“If you’re able to be yourself,
Then you have no competition.
All you have to do is get
Closer and closer to that essence.”
Barbara Cook (1927-2017)
Those words, by the late great actress and singer ring eternal. Every person who has endured the life of an artist knows this truth intimately. All the many years of practice and honing of skill is in essence a journey to the truth of who we are. Covetousness is an affliction that seems to find us early in life. We toil away in vain, crafting a supposed ideal most often the result of our own doubts and external narratives. Which is what bullying is at its core. Which is why most bullies are most often those closest to you.
I recently met this brilliant artist who spoke of this very thing. His parents were dead set against what he was, an artist. They held the fact that they were paying for his education over him, one of the sorriest tactics of our most intimate dream killers. But, he did not give up. He still pursued that which stirred in him. He’s now among the most sought after artists in the United States and his parents have finally come around to acknowledging him for who he is. Without question our greatest of all trials is to be ourselves, to believe to the very recesses of our being that we are enough.
“Unless a man enters upon the vocation intended for him by nature,
And best suited to his peculiar genius,
He cannot succeed.”
The iconic showman had it right! Any effort that is not focused toward who and what we are is a waste, even if you find what society deems “success.” What most impressed me about the artist I met was his own unapologetic measure of success. Money, status, and things were not even in his consciousness. For him simply being was more than enough. Living out “vocation intended to him by nature…” meant he was enough.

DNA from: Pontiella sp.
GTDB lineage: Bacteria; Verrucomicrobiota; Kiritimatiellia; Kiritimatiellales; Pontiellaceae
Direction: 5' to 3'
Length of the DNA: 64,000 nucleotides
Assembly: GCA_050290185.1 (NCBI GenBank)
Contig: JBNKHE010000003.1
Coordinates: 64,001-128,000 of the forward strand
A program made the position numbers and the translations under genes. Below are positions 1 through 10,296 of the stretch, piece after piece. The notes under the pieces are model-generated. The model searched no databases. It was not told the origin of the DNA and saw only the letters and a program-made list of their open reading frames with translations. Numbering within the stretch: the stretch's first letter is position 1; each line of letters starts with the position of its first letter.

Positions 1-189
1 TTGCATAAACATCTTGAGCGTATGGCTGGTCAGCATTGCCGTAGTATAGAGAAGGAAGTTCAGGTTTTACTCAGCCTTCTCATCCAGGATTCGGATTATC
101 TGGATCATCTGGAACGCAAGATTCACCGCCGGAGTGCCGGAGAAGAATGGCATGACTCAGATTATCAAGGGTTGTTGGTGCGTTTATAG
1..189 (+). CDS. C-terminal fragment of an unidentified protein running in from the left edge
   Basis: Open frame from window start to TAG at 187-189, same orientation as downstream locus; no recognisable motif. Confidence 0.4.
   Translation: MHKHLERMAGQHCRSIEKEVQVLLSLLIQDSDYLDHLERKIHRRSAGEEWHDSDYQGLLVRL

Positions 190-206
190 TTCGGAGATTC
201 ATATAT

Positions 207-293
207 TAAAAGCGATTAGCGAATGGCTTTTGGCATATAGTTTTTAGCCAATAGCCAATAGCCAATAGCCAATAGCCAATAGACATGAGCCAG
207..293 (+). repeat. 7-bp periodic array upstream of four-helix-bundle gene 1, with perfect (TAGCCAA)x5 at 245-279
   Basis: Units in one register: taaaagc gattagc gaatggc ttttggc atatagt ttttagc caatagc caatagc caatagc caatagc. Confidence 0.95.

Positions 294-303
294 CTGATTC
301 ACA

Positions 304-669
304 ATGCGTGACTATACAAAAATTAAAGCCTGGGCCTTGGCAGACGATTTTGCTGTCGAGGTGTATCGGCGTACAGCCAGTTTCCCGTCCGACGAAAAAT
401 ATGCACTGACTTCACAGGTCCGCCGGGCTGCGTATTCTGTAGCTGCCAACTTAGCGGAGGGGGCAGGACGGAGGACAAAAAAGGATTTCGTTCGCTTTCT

I have a confession to make. I am not looking forward to this school year. My children have been remarkably blessed. They’ve lived a charmed life thus far, as they’ve truly never known a day away from their parents. For eight years they grew up and were educated in the circus, an eclectic, yet, safe bubble. This fall they will be attending a real school. I don’t doubt they’ll adjust, what I hope is that they won’t lose their way. They still have their innocence, i.e. they have yet to be corrupted by the herd. They still pursue their interest with unapologetic abandon. Most importantly, be it consciously or not, they are comfortable with who they are. They’ve yet to be told, that who they are and that which is “best suited to [their] peculiar genius…” is not enough.
Theirs is a kind of purity that takes a lifetime to remember. So much invades and skews our sense of self worth, almost before we even know better. We start down paths of covetousness that are paved in fear. Every voice matters, except that singular one that never seems to abandon us, but is quieted by every other influence, including our own self-doubt. That journey needn’t take a lifetime. It can end now with a simple declaration…
“I am enough!”
Who you are is enough. Your compulsion is not a side venture, it’s who are and you’ll never be enough until you live your calling; and it’s your calling so “you have no competition.” You are enough! Now go live like it.